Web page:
A richly illustrated narrative with stories behind the
Peter's memories of characters like Derek Meddings, Harry
Saltzman, Syd Cain and Roger Moore
CLICK HERE TO ORDER (Very limited quantities remain!)
American filmmakers have been fascinated by horror and the fantastical since the birth of cinema itself, with one early example cited here being an 1898 New York screening by the Thomas Edison Company of a short film featuring a witch and an appearance from Mephistopheles. Partially inspired by the work of French magician Georges Méliès, it was not long before ghosts, demons, witches and devils would become commonplace in the silent films being produced in New York, and eventually Hollywood itself.
Jonathan Rigby’s American Gothic (Signum publishing) is a fascinating and idiosyncratic exploration of the American horror film, a genre which has inspired filmmakers to create some of the most memorable moments in cinema history. More than a simple encyclopaedia, the book charts the historical development of the genre through not only the classics such as Phantom of the Opera, Dracula and The Cat and the Canary, but also through the hundreds of cheaper independent films and supporting features which are often forgotten but are no less enjoyable. Each chapter, written in his inimitable prose style, covers a specific period and discusses in detail not only the films but the filmmakers, actors and studios involved. Rigby is not afraid to criticise films which many hold sacred, as well as finding positive aspects amongst the failures. Boris Karloff and Bela Lugosi loom large of course, their enduring appeal spanning at least half of the period covered here. Having slipped almost inevitably from their 1930s heights into B-movie lows, Karloff still managed to maintain some level of dignity despite the cheapness of the material, whereas the same could not be said for Lugosi, who suffered the ultimate indignity of finishing his career in the Z-grade films of Edward D. Wood Jr.
Out of print for more than ten years, American Gothic has now been revised and expanded by Jonathan Rigby, completing his horror trilogy alongside English Gothic and Euro Gothic. What this book confirms is that American cinema has been the world’s leading producer of the horrific and terrifying, in sheer number if not always in quality. Whereas those other two books cover the entire history of film in their respective countries and continents, Rigby has had to curtail American Gothic’s coverage at 1959, arguably when things were about to get really interesting. This was perhaps as much for his own sanity as well as for the length of the book. With dozens of rare and exceptional film stills and publicity materials, American Gothic is an essential read for any serious enthusiast of horror or cinema history. Here’s hoping that Rigby will eventually pluck up the courage to tackle the next sixty years.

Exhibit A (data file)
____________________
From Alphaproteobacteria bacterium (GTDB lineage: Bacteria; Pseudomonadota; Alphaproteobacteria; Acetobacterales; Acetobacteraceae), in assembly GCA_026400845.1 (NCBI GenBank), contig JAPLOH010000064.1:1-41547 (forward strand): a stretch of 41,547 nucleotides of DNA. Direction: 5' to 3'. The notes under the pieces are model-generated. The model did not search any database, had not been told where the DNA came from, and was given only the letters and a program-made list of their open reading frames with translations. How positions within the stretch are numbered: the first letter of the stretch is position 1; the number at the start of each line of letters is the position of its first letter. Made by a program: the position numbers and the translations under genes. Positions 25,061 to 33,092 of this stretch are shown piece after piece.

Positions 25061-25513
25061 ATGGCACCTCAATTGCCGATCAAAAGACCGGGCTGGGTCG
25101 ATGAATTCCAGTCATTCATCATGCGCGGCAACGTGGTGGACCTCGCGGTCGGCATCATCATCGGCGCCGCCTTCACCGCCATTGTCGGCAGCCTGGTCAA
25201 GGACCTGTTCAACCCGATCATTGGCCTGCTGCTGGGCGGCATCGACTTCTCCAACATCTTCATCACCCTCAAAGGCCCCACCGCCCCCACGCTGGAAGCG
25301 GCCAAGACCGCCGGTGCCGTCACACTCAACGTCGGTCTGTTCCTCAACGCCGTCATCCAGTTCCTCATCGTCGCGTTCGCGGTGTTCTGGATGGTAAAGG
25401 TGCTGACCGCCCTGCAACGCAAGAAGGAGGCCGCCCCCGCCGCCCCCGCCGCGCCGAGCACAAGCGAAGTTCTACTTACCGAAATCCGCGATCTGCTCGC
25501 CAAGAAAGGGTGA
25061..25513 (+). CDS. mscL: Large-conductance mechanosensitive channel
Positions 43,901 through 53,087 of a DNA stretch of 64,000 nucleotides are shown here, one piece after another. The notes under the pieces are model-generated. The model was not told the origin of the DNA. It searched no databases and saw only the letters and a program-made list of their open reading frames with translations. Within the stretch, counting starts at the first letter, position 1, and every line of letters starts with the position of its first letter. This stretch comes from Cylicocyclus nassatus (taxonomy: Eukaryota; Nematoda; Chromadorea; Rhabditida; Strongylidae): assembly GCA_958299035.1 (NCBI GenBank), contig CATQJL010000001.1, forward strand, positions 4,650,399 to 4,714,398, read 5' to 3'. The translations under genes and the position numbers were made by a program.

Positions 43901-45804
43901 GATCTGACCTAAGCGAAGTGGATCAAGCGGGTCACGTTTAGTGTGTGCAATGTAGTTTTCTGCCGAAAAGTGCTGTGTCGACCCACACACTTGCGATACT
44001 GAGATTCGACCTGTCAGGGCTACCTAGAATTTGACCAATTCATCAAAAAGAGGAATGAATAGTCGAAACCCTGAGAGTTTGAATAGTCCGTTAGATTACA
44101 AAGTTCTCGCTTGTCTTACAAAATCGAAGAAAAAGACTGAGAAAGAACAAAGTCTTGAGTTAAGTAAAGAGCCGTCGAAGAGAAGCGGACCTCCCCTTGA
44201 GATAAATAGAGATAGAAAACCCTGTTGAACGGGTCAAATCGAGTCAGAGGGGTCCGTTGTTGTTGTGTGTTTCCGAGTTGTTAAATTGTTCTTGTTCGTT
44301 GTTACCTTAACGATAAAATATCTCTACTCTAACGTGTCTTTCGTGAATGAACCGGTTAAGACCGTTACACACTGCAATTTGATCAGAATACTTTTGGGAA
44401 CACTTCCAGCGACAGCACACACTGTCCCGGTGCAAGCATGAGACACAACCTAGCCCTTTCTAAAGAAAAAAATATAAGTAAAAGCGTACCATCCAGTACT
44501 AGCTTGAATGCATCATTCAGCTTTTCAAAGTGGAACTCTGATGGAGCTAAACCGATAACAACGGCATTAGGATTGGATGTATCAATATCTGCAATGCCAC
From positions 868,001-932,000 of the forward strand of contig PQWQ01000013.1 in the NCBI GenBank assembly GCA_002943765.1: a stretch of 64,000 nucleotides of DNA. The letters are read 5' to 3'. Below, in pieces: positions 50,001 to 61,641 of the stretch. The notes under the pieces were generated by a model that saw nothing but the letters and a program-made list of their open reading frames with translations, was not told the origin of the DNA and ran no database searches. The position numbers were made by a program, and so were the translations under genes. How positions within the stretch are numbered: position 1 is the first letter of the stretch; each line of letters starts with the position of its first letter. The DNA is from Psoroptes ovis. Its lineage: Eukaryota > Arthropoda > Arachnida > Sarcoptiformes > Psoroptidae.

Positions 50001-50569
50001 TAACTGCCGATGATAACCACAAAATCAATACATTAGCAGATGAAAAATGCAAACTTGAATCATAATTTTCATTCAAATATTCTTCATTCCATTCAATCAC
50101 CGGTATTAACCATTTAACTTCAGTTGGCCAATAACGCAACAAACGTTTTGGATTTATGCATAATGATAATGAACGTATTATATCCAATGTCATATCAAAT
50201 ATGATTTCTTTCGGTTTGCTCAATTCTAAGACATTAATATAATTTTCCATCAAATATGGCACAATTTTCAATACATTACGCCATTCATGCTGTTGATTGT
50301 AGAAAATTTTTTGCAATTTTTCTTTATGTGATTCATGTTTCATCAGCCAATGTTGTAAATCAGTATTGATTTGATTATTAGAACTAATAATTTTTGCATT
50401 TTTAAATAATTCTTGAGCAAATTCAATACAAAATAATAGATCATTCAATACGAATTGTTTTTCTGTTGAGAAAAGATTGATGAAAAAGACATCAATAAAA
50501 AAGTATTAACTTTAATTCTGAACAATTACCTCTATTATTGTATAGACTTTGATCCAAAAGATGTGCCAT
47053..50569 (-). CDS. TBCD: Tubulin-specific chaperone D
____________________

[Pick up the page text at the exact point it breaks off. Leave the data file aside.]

Allen’s second feature film as director/writer/actor is ranked #69 on AFI’s 100
greatest comedies list… and it is indeed a very funny, zany picture (arguably
one of Allen’s funniest) that today says more about the early 1970s than
perhaps was intended at the time. But would millennials find Bananas funny in this day and age? Would
they get the jokes? Can an audience that hasn’t “grown up” with Woody Allen
movies get past what has been said about his personal life since the 1990s? I
can’t answer those questions. But I can place
Bananas within the context of when it
was released and attest that it still makes me laugh.
this point in his career, Allen was mostly interested in making low budget movies
with little substance, but with lots of gags. He was still developing his
nebbish bumbling on-screen persona (his character’s name in Bananas is “Fielding Mellish,” and that
in and of itself is funny). And, as he would do so throughout the decades, he
co-stars with either the current or former lady in his life—in this case,
Louise Lasser, to whom Allen was married from 1966-1970 (they remained friends
after the divorce; Bananas was made
immediately afterwards, so go figure). The jokes are plentiful, bang-bang-bang,
all the way through—today some of them fall flat and some are shockingly
inappropriate given the “standards” of 2017, but others are still as classic and
hilarious as they were in 1971.
story concerns a revolution in the fictional Latin American country of San
Marcos. New Yorker Mellish, in trying to impress liberal activist Nancy
(Lasser), goes to San Marcos to get involved. Eventually he becomes a
revolutionary himself, ending up replacing the dictator as the country’s
president (albeit in disguise). On a diplomatic visit back to the U.S., he is
exposed and put on trial for fraud. Nevertheless, Mellish ends up getting
together with Nancy anyway for a happy ending.
asked why the film was entitled Bananas,
Woody Allen replied, “Because there are no bananas in it.”
1971, the film was rated M—for mature audiences. This rating was eventually
replaced by PG. In those early days of the 70s, society was still experiencing
a sexual revolution that had begun in the 60s. Hollywood movies pushed the
envelope in this regard, and sexual humor was commonplace in comedies. Bananas is full of it. While it’s not
quite R-rated material, it is assuredly not for younger kids. If there had been
an equivalent rating back then, it would have been PG-13. (One memorable bit is
the scene in which Mellish peruses the adult magazines in the crowded